What’s the first thing that comes to your mind when you hear Ireland? Good beer, Dublin, shamrock leaves, pubs, Saint Patrick? In my head, it’s probably some kind of mixture all of these, but the first word that comes to my mind would be: fun. I visited Dublin back in August 2004, and my trip was definitely the one to remember., even though I haven’t had an electric wheelchair those days. I had the best of all worlds: a bit of relax, a lot of fun and some sightseeing to explore the city. What I loved there, what was less than lovable, what’s worth seeing? All of the answers, you can find below!

I can still remember how excited and anxious at the same time I was when I got onto my airplane. I flew with Ryanair, flights are relatively cheap, but their accessibility is okay – at best.

Loading electric wheelchair to the plane
Boarding time!

Anyway, I didn’t have much time to explore Dublin, so I had to manage my time carefully. Weekend trips are fun, but I knew Dublin had more to offer than I could try in two days. I decided to go with the flow and let the city surprise me. I didn’t regret it, and I really had a wonderful time. How did I spend my days?

Things I did in Dublin, Ireland (even without my Blumil electric wheelchair)

Exploring the city in hop-on-hop-off buses

Sightseeing Dublin in hop-on-hop-off buses is probably one of the coolest things you can do when you’re there., even when travelling with a manual or electric wheelchair. The city’s perfect for such a way of touring since buses can get almost everywhere. It’s a wonderful way to see as much as you can when you’re short of time. There is a small “but” here, though. The best view is from the upper level of the bus, but generally, it’s not very accessible. Unless somebody agrees to help you access it, you’re going to have to settle for the lower level, which doesn’t guarantee the best window view.  People in Ireland are mostly very helpful and friendly, so getting help shouldn’t be a big problem.

Riding the bus without electric wheelchair
Hop on the bus!

Visiting Guinness Storehouse

It is truly an interesting place to visit, especially if you like beer. If you’re not much into beer, let me just tell you, Guinness is one of the most successful beer brands worldwide. You can find out a lot about the production process of beer and it’s way more fascinating than it seems. I remember learning more about the beer’s ingredients on the ground floor. It turns out there are 4 of them: water, barley, hops and yeast. One of my favourite memories from Dublin is drinking the Guinness beer on the highest floor of the storehouse. It was truly a wonderful experience. The place itself is so big that you can easily spend a whole day there.

Beer enjoyed carefully on electric wheelchair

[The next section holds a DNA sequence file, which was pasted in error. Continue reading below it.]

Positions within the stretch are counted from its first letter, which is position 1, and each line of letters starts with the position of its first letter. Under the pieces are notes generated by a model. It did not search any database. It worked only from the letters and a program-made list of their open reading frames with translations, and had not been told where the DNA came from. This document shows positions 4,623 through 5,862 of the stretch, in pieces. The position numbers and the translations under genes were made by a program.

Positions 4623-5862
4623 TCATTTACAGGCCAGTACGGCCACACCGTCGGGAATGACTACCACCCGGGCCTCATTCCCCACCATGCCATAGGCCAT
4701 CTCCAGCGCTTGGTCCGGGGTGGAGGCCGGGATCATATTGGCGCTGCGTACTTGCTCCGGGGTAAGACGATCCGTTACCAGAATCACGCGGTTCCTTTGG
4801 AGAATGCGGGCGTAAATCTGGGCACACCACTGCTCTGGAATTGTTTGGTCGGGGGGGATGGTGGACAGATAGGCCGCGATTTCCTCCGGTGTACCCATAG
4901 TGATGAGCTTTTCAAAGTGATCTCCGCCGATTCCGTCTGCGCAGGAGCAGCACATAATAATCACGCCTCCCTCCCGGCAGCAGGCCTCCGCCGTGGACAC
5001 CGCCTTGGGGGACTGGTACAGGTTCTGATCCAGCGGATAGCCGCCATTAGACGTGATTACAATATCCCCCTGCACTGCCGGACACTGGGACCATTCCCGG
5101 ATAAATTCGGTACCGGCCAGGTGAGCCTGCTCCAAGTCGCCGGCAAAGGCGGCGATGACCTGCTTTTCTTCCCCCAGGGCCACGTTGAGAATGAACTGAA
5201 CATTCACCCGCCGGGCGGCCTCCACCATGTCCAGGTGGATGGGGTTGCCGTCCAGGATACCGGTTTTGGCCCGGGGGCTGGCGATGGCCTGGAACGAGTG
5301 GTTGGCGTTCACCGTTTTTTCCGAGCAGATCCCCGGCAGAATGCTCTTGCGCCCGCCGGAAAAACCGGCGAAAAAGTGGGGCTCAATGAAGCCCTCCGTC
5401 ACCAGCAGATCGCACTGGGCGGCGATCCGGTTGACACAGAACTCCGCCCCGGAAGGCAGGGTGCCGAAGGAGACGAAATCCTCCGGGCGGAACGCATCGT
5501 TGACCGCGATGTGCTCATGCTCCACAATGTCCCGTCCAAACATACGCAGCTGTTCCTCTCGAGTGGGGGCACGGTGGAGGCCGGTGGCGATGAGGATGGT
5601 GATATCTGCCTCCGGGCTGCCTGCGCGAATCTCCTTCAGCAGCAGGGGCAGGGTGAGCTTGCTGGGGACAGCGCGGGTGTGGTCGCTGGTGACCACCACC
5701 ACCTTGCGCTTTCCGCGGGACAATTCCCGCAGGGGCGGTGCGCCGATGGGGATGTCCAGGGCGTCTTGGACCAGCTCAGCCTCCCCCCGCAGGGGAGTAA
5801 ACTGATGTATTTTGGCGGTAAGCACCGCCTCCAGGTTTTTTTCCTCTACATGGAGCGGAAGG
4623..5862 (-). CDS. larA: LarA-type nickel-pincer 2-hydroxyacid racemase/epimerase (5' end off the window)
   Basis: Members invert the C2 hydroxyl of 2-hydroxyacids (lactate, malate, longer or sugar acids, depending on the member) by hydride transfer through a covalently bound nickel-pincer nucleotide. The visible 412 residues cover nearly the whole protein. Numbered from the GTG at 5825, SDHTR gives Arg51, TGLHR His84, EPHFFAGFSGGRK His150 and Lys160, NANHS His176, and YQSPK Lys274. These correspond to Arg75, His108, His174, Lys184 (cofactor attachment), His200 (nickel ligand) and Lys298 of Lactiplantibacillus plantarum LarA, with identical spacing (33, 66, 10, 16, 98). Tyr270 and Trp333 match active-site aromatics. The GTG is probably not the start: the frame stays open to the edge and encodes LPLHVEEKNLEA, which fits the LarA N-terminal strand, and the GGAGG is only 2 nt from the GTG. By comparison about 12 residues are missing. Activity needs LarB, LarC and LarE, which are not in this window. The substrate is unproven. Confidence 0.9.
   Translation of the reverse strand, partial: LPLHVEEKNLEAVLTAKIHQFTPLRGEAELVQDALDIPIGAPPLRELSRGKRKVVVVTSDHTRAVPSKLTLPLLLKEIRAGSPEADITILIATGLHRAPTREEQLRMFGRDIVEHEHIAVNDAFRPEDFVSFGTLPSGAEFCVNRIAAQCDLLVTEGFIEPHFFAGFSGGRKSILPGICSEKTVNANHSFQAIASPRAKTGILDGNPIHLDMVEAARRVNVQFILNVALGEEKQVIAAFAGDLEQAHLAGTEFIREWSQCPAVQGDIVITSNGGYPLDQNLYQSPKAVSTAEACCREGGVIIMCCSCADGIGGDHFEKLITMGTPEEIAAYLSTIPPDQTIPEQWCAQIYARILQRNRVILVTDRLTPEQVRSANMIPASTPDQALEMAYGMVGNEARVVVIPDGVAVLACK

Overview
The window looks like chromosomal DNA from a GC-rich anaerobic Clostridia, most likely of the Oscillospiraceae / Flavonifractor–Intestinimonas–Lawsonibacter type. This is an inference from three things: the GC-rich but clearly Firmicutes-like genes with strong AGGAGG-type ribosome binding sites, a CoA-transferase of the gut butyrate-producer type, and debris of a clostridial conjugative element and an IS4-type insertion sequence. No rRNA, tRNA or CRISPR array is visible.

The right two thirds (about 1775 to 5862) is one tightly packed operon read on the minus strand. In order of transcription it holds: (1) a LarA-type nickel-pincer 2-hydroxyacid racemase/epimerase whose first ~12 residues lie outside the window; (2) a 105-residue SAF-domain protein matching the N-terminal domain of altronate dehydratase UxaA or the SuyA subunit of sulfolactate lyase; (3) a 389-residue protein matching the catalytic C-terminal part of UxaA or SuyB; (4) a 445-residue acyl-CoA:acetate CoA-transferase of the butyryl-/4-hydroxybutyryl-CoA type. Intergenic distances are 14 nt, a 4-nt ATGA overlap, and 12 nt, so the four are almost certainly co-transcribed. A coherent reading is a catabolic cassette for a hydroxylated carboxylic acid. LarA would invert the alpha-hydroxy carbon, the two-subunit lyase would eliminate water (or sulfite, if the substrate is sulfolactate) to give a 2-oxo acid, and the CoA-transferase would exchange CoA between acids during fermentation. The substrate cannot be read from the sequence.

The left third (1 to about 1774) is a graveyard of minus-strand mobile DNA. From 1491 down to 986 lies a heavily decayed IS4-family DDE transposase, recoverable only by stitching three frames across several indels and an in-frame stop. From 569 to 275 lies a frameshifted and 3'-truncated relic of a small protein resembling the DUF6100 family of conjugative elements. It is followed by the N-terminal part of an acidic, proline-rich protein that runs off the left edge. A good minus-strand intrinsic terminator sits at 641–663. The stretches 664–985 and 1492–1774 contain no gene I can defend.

Enjoying the beer!

Relaxing at the campus of Trinity College

The campus is located in the heart of the city centre, and it prides in a very long history of academic excellence. When I visited it, I found out it was a constituent college of the University of Cambridge in England. As much as its history’s interesting, I went there just to relax. A lovely architecture mixed with greenness everywhere around definitely helps to unwind. The terrain is accessible for both manual and electric wheelchairs.

Being laid back in Temple Bar

Drinking beer with friends
Having fun!

Temple Bar is Dublin’s Cultural Quarter. It is full of amazing places where you can eat, drink, relax and dance. The nightlife never stops there, so it’s the ultimate party destination. I went there with my friends, and we had a lot of fun. Definitely a good option for an evening fun!

Accessibility for manual and electric wheelchair users in Dublin


There’s no problem with accessible hotels in Dublin. Actually, there is a wide range of various accessible hotels at all price ranges. Bathrooms’ doors are wide, elevators are in a good condition and entrances are mostly flat – so even with an electric wheelchair elevator ride is not an issue.


Most of the attractions are catered to needs of wheelchair users. The only exception would be hop-on-hop-off buses because I mentioned earlier, there may be problems with getting to an upper level, which guarantees a good view on the city.

Restaurants and shops

Restaurants mostly don’t have doorsteps, so it’s easier to get inside. Ramps are rather a standard, and toilets are usually located on the first floor, not higher. There’s not much to complain about when it comes to accessibility in Dublin’s restaurants and shops.


There aren’t many holes or curbs in the pavements, but it’s better to be careful if you plan to visit Trinity College. The paving there may be a bit problematic, though personally, I managed to spend my time there without any problems.

All in all, Dublin’s an amazing weekend gate away. It is not enormous, neither packed with trillion attractions, but it’s interesting in many ways. It’s rich in history, wonderful people, good beer and amazing atmosphere. Considering cheap tickets some airlines offer for flights to Ireland, I think it’s one of the nicest weekend gate-away destinations in Europe. Although I spend there only one weekend, the city impressed me quite a lot both with its relaxed spirit and accessibility. Definitely one of the stand-outs in my rating, but still I wish I had my Blumil electric wheelchair with me back then.